An example of this is the relationship with the EU. The UK has left the EU and whilst there is a Free Trade Agreement there are some checks which have to be carried out when goods are moved from Great Britain to France or the Republic of Ireland (for example). But producers in NI have a special status which means they can export to Great Britain without checks and they can export to the Republic of Ireland or to France without any checks.

And everyone in NI can freely move wherever they want within the British Isles (including the Republic of Ireland) and work and vote wherever they choose to live.

To, in summary, nobody in NI wants it to be independent. Each community wants it to be united with a bigger block but nobody wants to have a big argument about it since in practice NI has all the benefits as if it was in both blocks.

  • How does Northern Ireland have the benefits of both being in the UK and Ireland? The Northern Ireland Protocol seems to put some aspects of a border between Northern Ireland and the rest of the UK. I don't think it's possible for Northern Ireland to participate fully in both places unless the UK is aligned with the EU. Otherwise there would be a hole linking the EU customs union to the UK.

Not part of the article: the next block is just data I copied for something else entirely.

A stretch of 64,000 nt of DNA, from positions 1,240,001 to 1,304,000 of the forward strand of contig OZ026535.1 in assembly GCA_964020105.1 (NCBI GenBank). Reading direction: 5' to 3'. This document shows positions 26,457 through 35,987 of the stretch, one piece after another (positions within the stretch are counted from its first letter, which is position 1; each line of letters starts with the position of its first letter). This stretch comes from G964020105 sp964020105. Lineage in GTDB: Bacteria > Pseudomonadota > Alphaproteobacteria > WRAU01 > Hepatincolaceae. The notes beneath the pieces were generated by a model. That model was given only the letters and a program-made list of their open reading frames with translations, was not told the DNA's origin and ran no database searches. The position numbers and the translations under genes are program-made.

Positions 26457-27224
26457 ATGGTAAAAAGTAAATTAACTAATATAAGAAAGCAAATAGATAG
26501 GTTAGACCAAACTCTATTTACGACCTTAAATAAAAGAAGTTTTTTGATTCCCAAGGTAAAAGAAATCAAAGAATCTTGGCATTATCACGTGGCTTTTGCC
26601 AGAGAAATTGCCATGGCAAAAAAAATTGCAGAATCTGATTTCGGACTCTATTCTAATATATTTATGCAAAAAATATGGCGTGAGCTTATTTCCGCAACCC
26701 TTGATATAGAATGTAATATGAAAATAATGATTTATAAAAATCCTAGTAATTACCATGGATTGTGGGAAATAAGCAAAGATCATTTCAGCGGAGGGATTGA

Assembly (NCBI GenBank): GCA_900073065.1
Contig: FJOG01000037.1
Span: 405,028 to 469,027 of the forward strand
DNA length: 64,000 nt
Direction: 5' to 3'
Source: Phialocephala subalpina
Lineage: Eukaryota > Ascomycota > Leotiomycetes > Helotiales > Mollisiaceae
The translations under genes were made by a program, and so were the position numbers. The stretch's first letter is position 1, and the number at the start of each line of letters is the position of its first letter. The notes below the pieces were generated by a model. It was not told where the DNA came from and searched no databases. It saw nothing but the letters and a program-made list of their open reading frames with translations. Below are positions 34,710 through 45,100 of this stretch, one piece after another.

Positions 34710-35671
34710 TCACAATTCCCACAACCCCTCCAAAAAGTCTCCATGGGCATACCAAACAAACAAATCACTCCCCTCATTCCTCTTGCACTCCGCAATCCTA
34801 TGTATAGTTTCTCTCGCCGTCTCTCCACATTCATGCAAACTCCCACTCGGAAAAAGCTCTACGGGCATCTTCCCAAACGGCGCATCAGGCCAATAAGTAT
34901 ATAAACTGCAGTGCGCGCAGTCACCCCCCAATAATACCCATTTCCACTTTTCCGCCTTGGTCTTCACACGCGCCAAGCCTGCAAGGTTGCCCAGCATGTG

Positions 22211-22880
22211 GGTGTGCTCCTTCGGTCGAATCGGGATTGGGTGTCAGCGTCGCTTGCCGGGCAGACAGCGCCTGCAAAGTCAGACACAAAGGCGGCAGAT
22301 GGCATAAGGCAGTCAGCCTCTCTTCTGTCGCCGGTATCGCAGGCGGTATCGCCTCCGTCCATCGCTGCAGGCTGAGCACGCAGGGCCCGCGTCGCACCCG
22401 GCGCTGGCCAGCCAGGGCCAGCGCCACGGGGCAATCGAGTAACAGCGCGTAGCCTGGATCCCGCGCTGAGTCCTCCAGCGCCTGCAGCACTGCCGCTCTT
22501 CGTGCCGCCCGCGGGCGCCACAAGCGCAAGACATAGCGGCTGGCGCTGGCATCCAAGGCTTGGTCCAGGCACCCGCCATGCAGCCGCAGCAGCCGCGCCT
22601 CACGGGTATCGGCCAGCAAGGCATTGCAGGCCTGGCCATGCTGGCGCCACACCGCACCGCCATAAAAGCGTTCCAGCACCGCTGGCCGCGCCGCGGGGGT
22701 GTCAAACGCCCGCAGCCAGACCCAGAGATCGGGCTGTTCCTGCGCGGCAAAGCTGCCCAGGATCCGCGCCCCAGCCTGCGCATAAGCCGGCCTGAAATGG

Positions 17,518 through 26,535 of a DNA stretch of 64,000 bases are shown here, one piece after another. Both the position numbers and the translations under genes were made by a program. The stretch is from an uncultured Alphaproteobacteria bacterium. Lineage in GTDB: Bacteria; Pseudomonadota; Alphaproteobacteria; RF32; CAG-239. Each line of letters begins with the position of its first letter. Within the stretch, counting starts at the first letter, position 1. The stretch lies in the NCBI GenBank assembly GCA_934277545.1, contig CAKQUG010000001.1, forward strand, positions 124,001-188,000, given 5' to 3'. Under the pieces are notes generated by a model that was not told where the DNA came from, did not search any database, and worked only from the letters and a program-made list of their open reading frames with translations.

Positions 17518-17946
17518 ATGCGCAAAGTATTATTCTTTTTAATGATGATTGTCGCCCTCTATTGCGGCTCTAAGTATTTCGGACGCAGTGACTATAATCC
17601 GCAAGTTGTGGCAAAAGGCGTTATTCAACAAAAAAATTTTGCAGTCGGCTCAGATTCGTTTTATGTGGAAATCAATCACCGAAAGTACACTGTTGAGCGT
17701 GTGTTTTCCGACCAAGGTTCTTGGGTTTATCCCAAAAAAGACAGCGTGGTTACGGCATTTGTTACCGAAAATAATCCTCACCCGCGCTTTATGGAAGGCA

– JJJ
    Commented Nov 19, 2021 at 20:22
  • @JJJ The Northern Ireland Protocol does not affect exports from NI to GB.
    – Nemo
    Commented Nov 19, 2021 at 20:42
  • @Nemo but it does the other way, so UK goods for consumption in NI. From the BBC News article: "Inspections take place at Northern Ireland ports, and customs documents have to be filled in. This has prompted criticism that a new border has effectively been created in the Irish Sea." And unionists in NI don't seem to like it, so I would say "has all the benefits" ignores how it's perceived by some in NI.
    – JJJ
    Commented Nov 19, 2021 at 20:48
  • @JJJ I suppose I was skipping over the issue of the Protocol affecting GB to NI trade because it is not supposed to affect trade - Art 16 allows measures to be taken to prevent diversion of trade - but that is another matter (and the subject of another question on Politics SE).
    – Nemo
    Commented Nov 19, 2021 at 21:12
  • Yea, feel free to ping me in the site's main chat room if you want to discuss more. Indeed the comments here aren't meant for extended discussion. :)
    – JJJ
    Commented Nov 19, 2021 at 21:17